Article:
THE Hyland Highway is in need of urgent repair, according to The Nationals Member for Gippsland South and Shadow Minister for Roads and Road Safety, Danny O’Brien.

Mr O’Brien is urging the state government to speed up the repair of the collapsed section of the Hyland Hwy near Carrajung.

Mr O’Brien said this failed patch of road, dubbed the “ski jump” by some locals, was first reported in April this year and is continuing to deteriorate.

“The highway is understandably now reduced to one lane of traffic with traffic lights in place,” he said.

“Aside from being a headache for regular commuters, it is also very concerning at the real potential for the entire road to begin to slip away. ”

Mr O’Brien said the fact the road has been patched up repeatedly and never properly fixed is a symptom of the ongoing state government budget cuts that have left VicRoads with limited options for fixing major failures like this.

“I have again written to the Minister for Roads (Melissa Horne) demanding a permanent fix as soon as possible,” Mr O’Brien said.

“The Minister must find the resources to ensure this section of road is fixed as efficiently as possible.”

Between now and June 2024, crews will deliver projects across some of the region’s busiest and most important trade and travel routes, including:

Traralgon-Maffra Road;

Hyland Highway;

Maffra-Rosedale Road;

Seaspray Road;

South Gippsland Highway, and;

Dargo Road.

The state government says it is rebuilding and repairing roads right across Central Gippsland as part of its regional road maintenance blitz, one of which includes Highland Hwy.

Across Victoria, hundreds of thousands road maintenance projects will be delivered, thousands of potholes will be patched, tens of thousands of kilometres of roadside grass will be mowed and tens of thousands of signs will be replaced.

The blitz will also ensure other parts of the road network are well-maintained, including strengthening bridges, rebuilding culverts and retaining walls and inspecting and maintaining thousands of traffic lights, signs and other structures.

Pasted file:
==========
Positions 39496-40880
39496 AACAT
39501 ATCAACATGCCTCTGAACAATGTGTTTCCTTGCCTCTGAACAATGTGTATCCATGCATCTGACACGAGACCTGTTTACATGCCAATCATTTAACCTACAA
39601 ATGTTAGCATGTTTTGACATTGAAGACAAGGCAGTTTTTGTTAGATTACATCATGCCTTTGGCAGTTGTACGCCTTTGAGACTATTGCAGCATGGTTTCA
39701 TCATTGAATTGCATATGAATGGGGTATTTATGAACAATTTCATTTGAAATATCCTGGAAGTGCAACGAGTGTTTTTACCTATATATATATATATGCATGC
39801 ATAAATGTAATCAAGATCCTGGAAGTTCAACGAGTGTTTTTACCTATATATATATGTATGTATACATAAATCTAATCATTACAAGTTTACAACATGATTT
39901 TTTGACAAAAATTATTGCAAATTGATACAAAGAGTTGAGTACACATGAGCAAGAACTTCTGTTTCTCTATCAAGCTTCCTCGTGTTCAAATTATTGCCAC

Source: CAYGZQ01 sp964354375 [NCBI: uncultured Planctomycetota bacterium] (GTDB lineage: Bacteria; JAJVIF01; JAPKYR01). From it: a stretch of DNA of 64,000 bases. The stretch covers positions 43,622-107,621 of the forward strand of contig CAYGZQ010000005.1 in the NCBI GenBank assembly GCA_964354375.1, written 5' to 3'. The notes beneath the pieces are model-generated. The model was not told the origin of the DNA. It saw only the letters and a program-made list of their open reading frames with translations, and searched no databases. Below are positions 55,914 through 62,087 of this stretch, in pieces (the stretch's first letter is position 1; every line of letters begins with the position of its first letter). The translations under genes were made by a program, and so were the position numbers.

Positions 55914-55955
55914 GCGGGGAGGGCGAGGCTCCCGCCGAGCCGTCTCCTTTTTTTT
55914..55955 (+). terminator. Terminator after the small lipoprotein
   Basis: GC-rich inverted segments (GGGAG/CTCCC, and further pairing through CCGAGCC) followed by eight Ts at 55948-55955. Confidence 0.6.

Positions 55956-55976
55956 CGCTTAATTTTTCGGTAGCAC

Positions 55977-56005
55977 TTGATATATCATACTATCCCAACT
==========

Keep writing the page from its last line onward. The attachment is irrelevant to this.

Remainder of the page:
“This is a welcome investment in regional roads which are vitally important to keep our people and the economy moving,” Member for Eastern Victoria, Tom McIntosh said.

With warmer weather on the way and conditions more suitable for major roadworks, drivers can expect to see hundreds of workers delivering this important work across the state.

It comes on top of a massive maintenance blitz delivered over the past 12 months, which saw more than 1800 kilometres of the state’s roads undergo rebuilding and repair work.

In a first for Victoria, the government says it is delivering $2.8 billion of new investment – a 10-year investment in road maintenance and renewal works, including flood recovery, taking the total spend to at least $6.6 billion over the next decade.

The government says that under this new long-term funding model, more than $770 million will be spent on maintaining the state’s road assets over the next 12 months.

Most funding will go towards repairing roads in regional Victoria, where last year’s flooding and extreme rainfall have caused incredible levels of damage.